NICK MCKENZIE: The boom in the illicit tobacco trade is partly the product of moves by successive governments to increase the tax on tobacco.

Earlier this year Scott Morrison announced new tax increases pushing up the price of a pack of smokes from $25 to $40 over four years.

SCOTT MORRISON, TREASURER: The net impact of the tobacco measures will raise $4.7 billion over the next four years.

NICK MCKENZIE: The tax hikes have tremendous public health benefits - they've also been welcomed by organised crime.

WAYNE BUCHHORN: The higher the tobacco is on the legal, legitimate market, then the potential for it to push those customers into the illicit tobacco market is also very real.

ALLISTER KEEL: So, as the tax hikes continue year after year, organised crime are rubbing their hands?

WAYNE BUCHHORN: They're certainly making more money out of it, absolutely.

NICK MCKENZIE: Assistant Commissioner Wayne Buchhorn has been seconded from the Federal Police to oversee Border Force's new counter organised crime operations, and its battle against illicit tobacco importers.

WAYNE BUCHHORN: I would suggest it's probably a billion-dollar trade, yeah. Absolutely, because it is a very lucrative trade, and the money that you can make by bringing it in illicitly is quite significant.

And, you know, that money is then used for other activities, which is a major concern for us.

NICK MCKENZIE: Late last year, a notorious Middle Eastern crime syndicate was targeted in raids in Sydney after police found evidence it was using tobacco importations to fund drug trafficking.

WAYNE BUCHHORN: It's used to fund drug importations and drug activities. There's also evidence that it's utilised in other serious and organised crime activities.

Also, the funding of extremist activities, we're seeing some elements of that.

NICK MCKENZIE: 7.30 has read police intelligence documents linking suspected Middle Eastern tobacco importers in Sydney to a Hezbollah-aligned charity in Lebanon.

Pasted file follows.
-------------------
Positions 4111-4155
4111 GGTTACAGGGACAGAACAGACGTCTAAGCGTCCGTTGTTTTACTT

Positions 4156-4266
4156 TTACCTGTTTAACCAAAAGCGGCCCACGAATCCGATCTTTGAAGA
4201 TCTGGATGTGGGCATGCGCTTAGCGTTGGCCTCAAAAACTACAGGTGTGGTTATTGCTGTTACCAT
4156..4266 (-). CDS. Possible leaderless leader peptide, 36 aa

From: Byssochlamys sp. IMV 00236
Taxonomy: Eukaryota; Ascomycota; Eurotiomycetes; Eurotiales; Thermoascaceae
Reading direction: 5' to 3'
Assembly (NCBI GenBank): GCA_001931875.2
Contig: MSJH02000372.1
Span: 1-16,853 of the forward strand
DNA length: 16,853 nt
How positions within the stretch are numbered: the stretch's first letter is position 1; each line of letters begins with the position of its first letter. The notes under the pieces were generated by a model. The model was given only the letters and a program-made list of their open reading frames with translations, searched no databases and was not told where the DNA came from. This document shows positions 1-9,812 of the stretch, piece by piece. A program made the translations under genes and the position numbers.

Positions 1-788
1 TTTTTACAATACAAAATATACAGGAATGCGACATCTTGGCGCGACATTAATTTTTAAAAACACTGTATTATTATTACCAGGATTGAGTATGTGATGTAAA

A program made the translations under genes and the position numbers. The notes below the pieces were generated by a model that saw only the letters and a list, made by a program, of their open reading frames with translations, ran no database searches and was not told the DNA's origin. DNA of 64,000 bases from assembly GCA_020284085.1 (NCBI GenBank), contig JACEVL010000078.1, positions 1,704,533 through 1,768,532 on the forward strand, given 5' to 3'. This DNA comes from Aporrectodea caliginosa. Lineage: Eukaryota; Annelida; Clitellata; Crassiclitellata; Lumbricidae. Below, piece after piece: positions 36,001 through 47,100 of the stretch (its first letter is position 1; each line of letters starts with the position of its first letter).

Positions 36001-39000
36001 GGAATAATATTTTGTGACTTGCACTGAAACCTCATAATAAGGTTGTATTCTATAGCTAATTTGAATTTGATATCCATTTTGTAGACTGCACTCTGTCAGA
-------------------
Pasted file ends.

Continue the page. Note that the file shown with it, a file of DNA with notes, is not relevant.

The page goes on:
WAYNE BUCHHORN: The connections back into the Middle East, the potential for that to happen is very real, and that's a significant concern for us in the current environment in particular.

NICK MCKENZIE: And there has been intelligence, at least, suggesting some of those profits may be entering the extremist/terrorist world in the Middle East?

WAYNE BUCHHORN: Yes. Yes.

NICK MCKENZIE: Would you describe the organised crime elements involved in this trade as posing a national security threat and if so, why?

WAYNE BUCHHORN: I would consider it so, because the potential for organised crime groups to, you know, attack the institutions of state, whether through corruption or through their infiltration of legitimate supply chains in our case and that has the potential to, you know, cause corruption within government agencies and more broadly.

So the potential for that to be a national security risk, for me, is very real.

NICK MCKENZIE: Earlier this month, Border Force arrested the online smokes seller, and two importers.

ALLISTER KEEL: The search is now under way, and officers are dealing with the suspects inside the premises.

NICK MCKENZIE: The success of the operation meant that 4.5 tonnes of smuggled tobacco - over 600,000 cigarettes, contraband worth millions - would not be used to fund criminal enterprises.

The reality is that this haul is just a drop in the smuggling ocean.

ALLISTER KEEL: We're under no illusion about how big the problem is and there are a number of syndicates like this, potentially even larger, who are dealing in illicit tobacco products and bringing shipments in on even a more regular basis.

WAYNE BUCHHORN: Whether it's through the internet, through the local retailers, it's not difficult to obtain.

NICK MCKENZIE: As easy as getting a six-pack?

WAYNE BUCHHORN: Ah, pretty much.

LEIGH SALES: Nick McKenzie reporting.